. We could build a *for loop* over the sequence `seq(1, 500, by = 2)`

In [6]:

```
for (i in seq(1, 500, by = 2)) { # Loop over i = 1, 3, 5, ...
vec[i] <- 1 # Replace the i-th element in vec for 1
}
```

An interesting application for using *for loops* over sequences is constructing the Fibonacci sequence: 1, 1, 2, 3, 5, 8, 13, 21, ...

Recall the j-th term of the Fibonacci sequence is the sum of the j-1-th and j-2-th terms.

Let's say we want to create a vector with the first 50 terms of the Fibonacci sequence:

In [7]:

```
fibonacci <- rep(NA, 50) # Create the empty vector
fibonacci[1:2] <- 1 # The first two values are 1
for (i in 3:50){ # Loop over the indexes 3 to 100
fibonacci[i] <- fibonacci[i-1] + fibonacci[i-2] # Replace the i-th term by the sum of the two previous terms
}
```

In [8]:

```
fibonacci
```

We could put this in to a function that gives us the i-th fibonacci number:

In [9]:

```
fibonacci <- function(N) {
fibo <- rep(NA, N)
fibo[1:2] <- 1
for (i in 3:N) {
fibo[i] <- fibo[i-1] + fibo[i-2]
}
paste0("The ", N, "-th Fibonacci number is: ", fibo[N])
}
fibonacci(10)
fibonacci(50)
```

Or, for example, if you have a vector with different model names:

In [10]:

```
model <- c("GARCH", "EWMA", "HS")
```

And another vector with a value associated to each model respectively:

In [11]:

```
violation_ratio <- c(1.06, 0.95, 0.88)
```

You can output this as:

In [12]:

```
for (i in 1:3){
cat("The value for the", model[i], "model is:", violation_ratio[i], "\n")
}
```

The other common way to think of *for loops* although technically analogous, is to loop over elements of a vector, which don't necessarily have to be numbers. The syntax is similar.

For example, consider the `model`

vector defined above:

In [13]:

```
model
```

You can loop over the vector `model`

by doing `for (element in model)`

. Note that `element`

is just a placeholder, it can be anything else. Let's say you want to say hello to everyone on the list:

In [14]:

```
for (model_type in model){
cat("My favorite model is", model_type, "\n")
}
```

Another example:

In [15]:

```
estimation_windows = c(300, 500, 1000, 2000) # Vector of different "windows"
S = 5000
rand <- rnorm(S) # Create a vector of random numbers of length 5k
for (window in estimation_windows){ # Loop over estimation windows
# Get last window-length elements of rand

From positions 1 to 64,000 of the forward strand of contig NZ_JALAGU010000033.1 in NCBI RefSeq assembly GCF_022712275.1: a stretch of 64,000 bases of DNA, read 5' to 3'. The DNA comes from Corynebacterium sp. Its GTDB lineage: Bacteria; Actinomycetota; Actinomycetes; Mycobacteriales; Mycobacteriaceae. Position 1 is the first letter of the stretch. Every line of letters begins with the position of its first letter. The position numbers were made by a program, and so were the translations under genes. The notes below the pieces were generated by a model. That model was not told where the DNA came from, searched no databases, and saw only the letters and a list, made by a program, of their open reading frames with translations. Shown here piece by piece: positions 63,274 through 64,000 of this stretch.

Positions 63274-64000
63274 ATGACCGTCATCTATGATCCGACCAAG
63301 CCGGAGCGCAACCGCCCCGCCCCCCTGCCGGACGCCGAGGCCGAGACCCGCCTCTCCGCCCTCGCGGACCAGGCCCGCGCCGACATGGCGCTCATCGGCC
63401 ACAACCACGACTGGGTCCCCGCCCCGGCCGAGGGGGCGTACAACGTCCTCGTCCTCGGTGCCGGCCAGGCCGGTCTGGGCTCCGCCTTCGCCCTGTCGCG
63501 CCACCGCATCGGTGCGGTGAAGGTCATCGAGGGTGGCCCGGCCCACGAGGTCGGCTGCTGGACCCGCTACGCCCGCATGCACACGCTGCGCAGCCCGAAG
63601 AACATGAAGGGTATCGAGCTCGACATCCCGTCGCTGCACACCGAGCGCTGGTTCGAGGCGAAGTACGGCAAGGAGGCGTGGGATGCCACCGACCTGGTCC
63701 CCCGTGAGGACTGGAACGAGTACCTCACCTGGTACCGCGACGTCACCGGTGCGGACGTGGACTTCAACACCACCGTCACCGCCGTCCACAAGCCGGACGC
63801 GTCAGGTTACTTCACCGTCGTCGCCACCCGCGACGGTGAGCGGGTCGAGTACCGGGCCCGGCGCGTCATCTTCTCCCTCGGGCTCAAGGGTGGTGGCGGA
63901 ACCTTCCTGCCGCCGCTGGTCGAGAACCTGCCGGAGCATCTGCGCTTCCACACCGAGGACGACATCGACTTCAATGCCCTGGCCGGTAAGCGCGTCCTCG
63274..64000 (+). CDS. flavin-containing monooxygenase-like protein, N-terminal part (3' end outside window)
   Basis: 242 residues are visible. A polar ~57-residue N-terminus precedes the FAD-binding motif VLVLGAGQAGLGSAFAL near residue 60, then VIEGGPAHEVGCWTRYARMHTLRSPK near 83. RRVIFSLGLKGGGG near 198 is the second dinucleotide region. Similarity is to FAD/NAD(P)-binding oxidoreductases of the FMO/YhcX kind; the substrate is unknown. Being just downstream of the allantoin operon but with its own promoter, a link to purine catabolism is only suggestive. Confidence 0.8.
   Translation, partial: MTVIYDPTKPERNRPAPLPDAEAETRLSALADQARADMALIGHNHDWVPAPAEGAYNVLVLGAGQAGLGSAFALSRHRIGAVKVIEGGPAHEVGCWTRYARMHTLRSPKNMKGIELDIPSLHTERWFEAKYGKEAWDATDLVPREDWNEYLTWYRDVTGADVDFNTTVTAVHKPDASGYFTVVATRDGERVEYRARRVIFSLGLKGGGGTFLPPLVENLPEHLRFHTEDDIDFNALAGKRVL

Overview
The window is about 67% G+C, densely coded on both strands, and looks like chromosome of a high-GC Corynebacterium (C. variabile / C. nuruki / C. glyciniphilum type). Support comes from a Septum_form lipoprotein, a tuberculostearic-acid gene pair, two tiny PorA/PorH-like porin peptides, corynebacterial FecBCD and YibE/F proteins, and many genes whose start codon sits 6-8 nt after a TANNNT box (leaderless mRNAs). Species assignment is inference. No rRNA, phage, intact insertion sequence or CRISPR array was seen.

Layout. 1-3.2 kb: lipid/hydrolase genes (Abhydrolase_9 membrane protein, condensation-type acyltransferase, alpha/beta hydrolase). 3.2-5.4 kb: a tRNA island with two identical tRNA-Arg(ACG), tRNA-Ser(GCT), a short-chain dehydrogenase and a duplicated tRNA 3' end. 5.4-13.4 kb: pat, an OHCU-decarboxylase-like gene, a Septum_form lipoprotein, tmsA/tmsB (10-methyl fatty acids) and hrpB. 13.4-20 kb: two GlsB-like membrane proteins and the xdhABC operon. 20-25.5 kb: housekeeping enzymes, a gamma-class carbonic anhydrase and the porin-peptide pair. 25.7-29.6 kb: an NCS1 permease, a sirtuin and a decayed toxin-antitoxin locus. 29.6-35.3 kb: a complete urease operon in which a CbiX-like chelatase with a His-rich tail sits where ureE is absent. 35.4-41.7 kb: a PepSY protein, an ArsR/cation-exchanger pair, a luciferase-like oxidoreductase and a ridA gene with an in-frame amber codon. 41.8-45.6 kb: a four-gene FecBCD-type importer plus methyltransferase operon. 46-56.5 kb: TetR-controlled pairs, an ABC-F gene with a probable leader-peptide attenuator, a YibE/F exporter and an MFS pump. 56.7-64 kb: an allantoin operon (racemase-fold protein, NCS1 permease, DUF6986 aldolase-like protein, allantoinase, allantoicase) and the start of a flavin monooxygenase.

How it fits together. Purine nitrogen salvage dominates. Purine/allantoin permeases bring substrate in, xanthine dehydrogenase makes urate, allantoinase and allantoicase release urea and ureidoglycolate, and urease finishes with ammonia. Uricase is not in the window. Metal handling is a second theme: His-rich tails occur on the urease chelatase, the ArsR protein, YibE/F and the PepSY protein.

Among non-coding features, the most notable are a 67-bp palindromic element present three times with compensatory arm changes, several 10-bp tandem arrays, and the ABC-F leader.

tmp <- rand[(S-window):S]
cat("Average of last", window, "elements: ", mean(tmp), "\n")
}
```

A conditional, or *if*, statement, evaluates a piece of code that can be either `TRUE`

or `FALSE`

and takes a different action depending on the value. If the condition is `TRUE`

, then it will execute the piece of code inside the brackets { }, if it is `FALSE`

, it will not. You can then specify a different action to be performed if the condition is `FALSE`

, which would go in an *else* statement. You can even include *else if* statements to evaluate another condition if the first one was not met.

A classic example:

In [16]:

```
X = 5
if (X > 0) {
print("Positive")
} else if (X < 0) {
print("Negative")
} else {
print("Zero")
}
```

With this we can easily define a function that checks if a number is even:

In [17]:

```
is_even <- function(x){
if (x %% 2 == 0) {
cat(x, "is even", "\n")
} else {
cat(x, "is odd", "\n")
}
}
is_even(4)
is_even(7)
```

A *while* loop will evaluate a condition and as long as it is `TRUE`

, it will execute a piece of code. **NOTE:** you need to make sure that the loop will not run indefinitely. To do this, at some point in the loop the condition needs to be set to `FALSE`

.

A basic usage is:

In [18]:

```
a <- 1
while (a < 6) {
print(a)
a = a + 1
}
```

Normally, you use *while* loops when the number of times the loop has to be executed is not pre-determined. For example, you can create a simple function that uses a *while* loop to tell you how many times you need to halve a number before its absolute value is less than 0.5:

In [19]:

```
less_half <- function(x){
steps <- 0
while (abs(x) > 0.5) {
x = x/2
steps = steps + 1
}
cat("Number of steps:", steps, "\n")
}
less_half(10)
less_half(0.2)
less_half(-500)
```

Objects in R can be of different *classes*. For example, we can have a vector, which is an ordered array of observations of data of the same type (numbers, characters, logicals). We can also have a matrix, which is a rectangular arrangement of elements of the same data type. You can check what *class* an object is by running `class(object)`

.

A data frame is a two-dimensional structure in which each column contains values of one variable and each rows contains one set of values, or "observation" from each column. It is perhaps the most common way of storing data in R and the one we will use the most.

One of the main advantaged of a data frame in comparison to a matrix, is that each column can have a different data type. For example, you can have one column with numbers, one with text, one with dates, and one with logicals, whereas a matrix limits you to only one data type. Keep in mind that a data frame needs all its columns to be of the same length.

There are different ways to create a data frame. We will focus on three:

In finance it is very common to have a `.csv`

file with the data you want to analyze. For example, this data could be the output of any of the financial data sources we mentioned above. We can import directly a `.csv`

file into R as a `data.frame`

object using the function `read.csv()`

.

The file *stocks.csv* holds daily returns for 6 different companies for the years 2015 to 2019. It has been downloaded from the CRSP database. Let's import it:

In [20]:

```